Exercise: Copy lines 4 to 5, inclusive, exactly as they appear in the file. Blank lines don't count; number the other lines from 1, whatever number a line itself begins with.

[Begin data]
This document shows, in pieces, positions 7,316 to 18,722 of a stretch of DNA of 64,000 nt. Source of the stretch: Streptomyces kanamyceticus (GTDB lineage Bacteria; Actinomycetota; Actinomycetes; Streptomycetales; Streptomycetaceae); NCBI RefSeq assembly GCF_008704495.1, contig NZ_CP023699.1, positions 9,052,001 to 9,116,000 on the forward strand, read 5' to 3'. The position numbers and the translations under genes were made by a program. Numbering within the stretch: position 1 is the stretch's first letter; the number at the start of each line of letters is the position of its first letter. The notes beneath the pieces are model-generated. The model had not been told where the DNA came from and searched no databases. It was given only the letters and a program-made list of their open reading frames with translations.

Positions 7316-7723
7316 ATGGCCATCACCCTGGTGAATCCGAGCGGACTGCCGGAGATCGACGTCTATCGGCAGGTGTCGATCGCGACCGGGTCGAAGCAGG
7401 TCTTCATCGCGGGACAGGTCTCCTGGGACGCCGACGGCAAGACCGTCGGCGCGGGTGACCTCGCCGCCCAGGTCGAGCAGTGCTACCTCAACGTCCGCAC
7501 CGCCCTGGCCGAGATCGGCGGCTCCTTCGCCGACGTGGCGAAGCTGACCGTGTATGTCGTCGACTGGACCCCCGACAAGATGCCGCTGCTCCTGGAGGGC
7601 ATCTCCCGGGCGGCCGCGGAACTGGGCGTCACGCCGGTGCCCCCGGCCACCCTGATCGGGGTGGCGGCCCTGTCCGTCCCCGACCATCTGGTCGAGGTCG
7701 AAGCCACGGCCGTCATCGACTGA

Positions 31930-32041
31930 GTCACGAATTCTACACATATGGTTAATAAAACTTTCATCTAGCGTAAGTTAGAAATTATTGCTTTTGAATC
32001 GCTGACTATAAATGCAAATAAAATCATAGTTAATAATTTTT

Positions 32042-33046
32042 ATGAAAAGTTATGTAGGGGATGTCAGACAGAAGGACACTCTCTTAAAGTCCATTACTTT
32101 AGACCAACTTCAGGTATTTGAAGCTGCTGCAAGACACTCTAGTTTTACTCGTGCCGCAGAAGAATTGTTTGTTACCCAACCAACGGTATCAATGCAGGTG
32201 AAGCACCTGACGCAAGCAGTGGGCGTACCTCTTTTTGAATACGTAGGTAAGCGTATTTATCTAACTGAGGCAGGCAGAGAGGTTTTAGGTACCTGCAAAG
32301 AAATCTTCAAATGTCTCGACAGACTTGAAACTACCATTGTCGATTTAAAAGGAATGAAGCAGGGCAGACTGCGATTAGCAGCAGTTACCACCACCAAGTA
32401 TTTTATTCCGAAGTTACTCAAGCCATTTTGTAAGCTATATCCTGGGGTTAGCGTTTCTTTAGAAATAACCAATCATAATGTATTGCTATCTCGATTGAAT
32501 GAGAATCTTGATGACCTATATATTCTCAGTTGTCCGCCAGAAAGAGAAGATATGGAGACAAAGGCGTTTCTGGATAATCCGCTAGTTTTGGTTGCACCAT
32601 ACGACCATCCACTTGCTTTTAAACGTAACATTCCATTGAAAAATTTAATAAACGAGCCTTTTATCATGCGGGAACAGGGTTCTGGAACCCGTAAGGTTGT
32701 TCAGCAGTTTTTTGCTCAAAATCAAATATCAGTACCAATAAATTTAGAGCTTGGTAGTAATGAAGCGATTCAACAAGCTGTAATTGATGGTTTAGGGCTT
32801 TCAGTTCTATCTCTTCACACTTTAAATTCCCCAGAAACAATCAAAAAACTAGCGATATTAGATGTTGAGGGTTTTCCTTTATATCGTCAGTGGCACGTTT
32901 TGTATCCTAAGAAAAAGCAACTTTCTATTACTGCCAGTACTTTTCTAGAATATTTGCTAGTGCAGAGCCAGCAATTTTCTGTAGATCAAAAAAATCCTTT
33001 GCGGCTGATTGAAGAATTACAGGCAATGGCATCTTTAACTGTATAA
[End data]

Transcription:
7401 TCTTCATCGCGGGACAGGTCTCCTGGGACGCCGACGGCAAGACCGTCGGCGCGGGTGACCTCGCCGCCCAGGTCGAGCAGTGCTACCTCAACGTCCGCAC
7501 CGCCCTGGCCGAGATCGGCGGCTCCTTCGCCGACGTGGCGAAGCTGACCGTGTATGTCGTCGACTGGACCCCCGACAAGATGCCGCTGCTCCTGGAGGGC